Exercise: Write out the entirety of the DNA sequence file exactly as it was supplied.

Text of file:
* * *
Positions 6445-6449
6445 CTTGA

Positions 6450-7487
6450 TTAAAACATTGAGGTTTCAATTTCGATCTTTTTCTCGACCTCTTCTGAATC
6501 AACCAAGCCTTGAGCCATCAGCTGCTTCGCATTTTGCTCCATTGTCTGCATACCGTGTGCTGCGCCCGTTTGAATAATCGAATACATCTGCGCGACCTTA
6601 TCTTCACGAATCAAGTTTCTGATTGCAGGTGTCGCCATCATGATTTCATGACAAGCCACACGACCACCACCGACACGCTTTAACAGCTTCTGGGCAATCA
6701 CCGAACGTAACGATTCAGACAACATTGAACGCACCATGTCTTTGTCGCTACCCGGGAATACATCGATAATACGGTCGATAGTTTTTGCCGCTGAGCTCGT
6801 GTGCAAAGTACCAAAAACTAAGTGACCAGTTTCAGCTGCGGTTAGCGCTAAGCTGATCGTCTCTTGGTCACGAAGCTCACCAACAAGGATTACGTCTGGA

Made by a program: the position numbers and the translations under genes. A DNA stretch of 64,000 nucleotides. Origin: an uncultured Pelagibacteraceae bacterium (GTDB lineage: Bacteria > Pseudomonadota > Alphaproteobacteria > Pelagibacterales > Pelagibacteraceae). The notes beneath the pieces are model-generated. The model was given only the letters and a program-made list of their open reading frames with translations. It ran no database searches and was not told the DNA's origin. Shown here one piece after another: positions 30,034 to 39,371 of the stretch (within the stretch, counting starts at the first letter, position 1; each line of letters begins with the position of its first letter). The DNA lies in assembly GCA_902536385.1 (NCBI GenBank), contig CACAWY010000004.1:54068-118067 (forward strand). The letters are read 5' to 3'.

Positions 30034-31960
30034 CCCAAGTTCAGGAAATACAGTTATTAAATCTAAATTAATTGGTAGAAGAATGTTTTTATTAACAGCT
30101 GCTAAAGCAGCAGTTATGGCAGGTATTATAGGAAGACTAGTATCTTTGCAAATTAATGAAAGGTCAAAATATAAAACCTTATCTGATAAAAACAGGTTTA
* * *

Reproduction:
Positions 6445-6449
6445 CTTGA

Positions 6450-7487
6450 TTAAAACATTGAGGTTTCAATTTCGATCTTTTTCTCGACCTCTTCTGAATC
6501 AACCAAGCCTTGAGCCATCAGCTGCTTCGCATTTTGCTCCATTGTCTGCATACCGTGTGCTGCGCCCGTTTGAATAATCGAATACATCTGCGCGACCTTA
6601 TCTTCACGAATCAAGTTTCTGATTGCAGGTGTCGCCATCATGATTTCATGACAAGCCACACGACCACCACCGACACGCTTTAACAGCTTCTGGGCAATCA
6701 CCGAACGTAACGATTCAGACAACATTGAACGCACCATGTCTTTGTCGCTACCCGGGAATACATCGATAATACGGTCGATAGTTTTTGCCGCTGAGCTCGT
6801 GTGCAAAGTACCAAAAACTAAGTGACCAGTTTCAGCTGCGGTTAGCGCTAAGCTGATCGTCTCTTGGTCACGAAGCTCACCAACAAGGATTACGTCTGGA

Made by a program: the position numbers and the translations under genes. A DNA stretch of 64,000 nucleotides. Origin: an uncultured Pelagibacteraceae bacterium (GTDB lineage: Bacteria > Pseudomonadota > Alphaproteobacteria > Pelagibacterales > Pelagibacteraceae). The notes beneath the pieces are model-generated. The model was given only the letters and a program-made list of their open reading frames with translations. It ran no database searches and was not told the DNA's origin. Shown here one piece after another: positions 30,034 to 39,371 of the stretch (within the stretch, counting starts at the first letter, position 1; each line of letters begins with the position of its first letter). The DNA lies in assembly GCA_902536385.1 (NCBI GenBank), contig CACAWY010000004.1:54068-118067 (forward strand). The letters are read 5' to 3'.

Positions 30034-31960
30034 CCCAAGTTCAGGAAATACAGTTATTAAATCTAAATTAATTGGTAGAAGAATGTTTTTATTAACAGCT
30101 GCTAAAGCAGCAGTTATGGCAGGTATTATAGGAAGACTAGTATCTTTGCAAATTAATGAAAGGTCAAAATATAAAACCTTATCTGATAAAAACAGGTTTA